The first period of Roman history is known as the Period of Kings, which ran from 753-509BCE. The official date for the city’s founding is April 21st. Although no written records survive, this legendary claim is substantiated by the existence of an Iron Age settlement that dates from the 8th century BCE.
The actual history behind the April 21st date, is surrounded by myth and legend, two legend in particular. The first is the story of Aeneas, a Trojan soldier who fled with his father and son as Troy was at last razed by the Greeks. He and a group of refuges sail from Greece and land just south of where Rome is today. His son Ascanius founded the line of Alban kings that fill the chronological gap until the 8th century. The Aeneid, was finally written by Virgil under the direction of the Emperor Augustus.
This date was reconciled with the second legendary tale of Romulus and Remus, with Romulus founding his city on the Palatine Hill in 753 BCE.
Six more Kings were to follow Romulus, many of them Etruscan. They continued to shape the back bone of Roman culture in ways that would carry through the centuries. Romulus shaped the military to begin conquests and protect his new city. He endowed patrician elders with a position on the advisory committee that would become the Roman Senate.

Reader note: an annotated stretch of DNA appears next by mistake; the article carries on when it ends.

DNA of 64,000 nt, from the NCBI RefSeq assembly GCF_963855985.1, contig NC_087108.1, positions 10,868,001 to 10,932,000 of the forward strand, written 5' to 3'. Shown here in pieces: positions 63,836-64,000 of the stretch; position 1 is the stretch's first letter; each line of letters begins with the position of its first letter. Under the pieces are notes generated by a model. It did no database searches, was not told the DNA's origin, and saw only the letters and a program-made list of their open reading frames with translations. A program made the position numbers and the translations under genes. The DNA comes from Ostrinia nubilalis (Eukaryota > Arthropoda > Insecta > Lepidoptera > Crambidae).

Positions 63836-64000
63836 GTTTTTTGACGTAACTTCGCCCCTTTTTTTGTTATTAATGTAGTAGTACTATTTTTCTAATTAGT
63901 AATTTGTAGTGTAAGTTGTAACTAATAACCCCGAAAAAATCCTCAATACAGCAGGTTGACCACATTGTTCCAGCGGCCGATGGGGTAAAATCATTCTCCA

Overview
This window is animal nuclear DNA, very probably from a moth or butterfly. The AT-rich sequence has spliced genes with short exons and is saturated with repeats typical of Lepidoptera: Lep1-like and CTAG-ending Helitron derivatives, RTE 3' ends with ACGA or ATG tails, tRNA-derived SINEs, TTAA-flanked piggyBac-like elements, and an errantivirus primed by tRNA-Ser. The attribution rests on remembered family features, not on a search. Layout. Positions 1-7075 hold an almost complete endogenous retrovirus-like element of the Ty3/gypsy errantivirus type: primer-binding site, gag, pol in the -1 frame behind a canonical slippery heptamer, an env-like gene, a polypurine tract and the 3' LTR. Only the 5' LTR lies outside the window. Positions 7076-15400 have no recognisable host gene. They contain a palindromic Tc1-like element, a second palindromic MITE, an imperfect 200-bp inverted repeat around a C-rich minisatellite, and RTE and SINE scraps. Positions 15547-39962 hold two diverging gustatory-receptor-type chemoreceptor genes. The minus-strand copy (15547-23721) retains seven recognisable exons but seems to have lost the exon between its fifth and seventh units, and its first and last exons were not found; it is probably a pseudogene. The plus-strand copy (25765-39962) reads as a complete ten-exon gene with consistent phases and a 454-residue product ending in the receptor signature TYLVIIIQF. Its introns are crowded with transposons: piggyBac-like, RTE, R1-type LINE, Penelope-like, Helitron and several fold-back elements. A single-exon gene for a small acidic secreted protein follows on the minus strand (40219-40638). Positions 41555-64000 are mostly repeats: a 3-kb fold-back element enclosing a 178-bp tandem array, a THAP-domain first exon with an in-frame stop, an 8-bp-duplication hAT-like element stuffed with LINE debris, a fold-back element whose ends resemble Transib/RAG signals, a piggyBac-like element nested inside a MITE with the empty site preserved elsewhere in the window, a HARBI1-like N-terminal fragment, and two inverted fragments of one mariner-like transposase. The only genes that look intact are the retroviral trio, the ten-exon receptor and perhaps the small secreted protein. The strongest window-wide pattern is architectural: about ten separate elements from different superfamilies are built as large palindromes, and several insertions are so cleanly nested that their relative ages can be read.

His successor Numa Pompilius concentrated his efforts on furthering the good of the people. A religious man, Numa Pompilius changed the atmosphere in the young settlement from one of defensive aggression to one of religious reflection. He set up guilds for the trades in the area and for a people that didn’t have an official currency yet bartering between craftsmen was the norm.
When the Etruscan Kings entered the political scene, they brought with them their knowledge of engineering. Pons Sublicius, the first bridge across the Tiber River was erected. They built the Servian Wall around the city, and drained the area that would become the Roman Forum by constructing the Cloaca Maxima. Plans to construct the great religious temple to Jupiter Optimus Maximus were begun on the Capitoline Hill near the end of the period
Despite the advances made, the period of Kings is not remembered fondly thanks in part to the last king, Tarquinius Superbus whose tyrannical rule left Roman wary of autocracy for centuries. He was expelled from the city in 509 BCE, after his son Sextus, raped a noble woman named Lucretia and was driven from the city by the people ending the period of Kings and ushering in the period of the Republic.
For a list of the Kings and a brief summary of their reign, click here.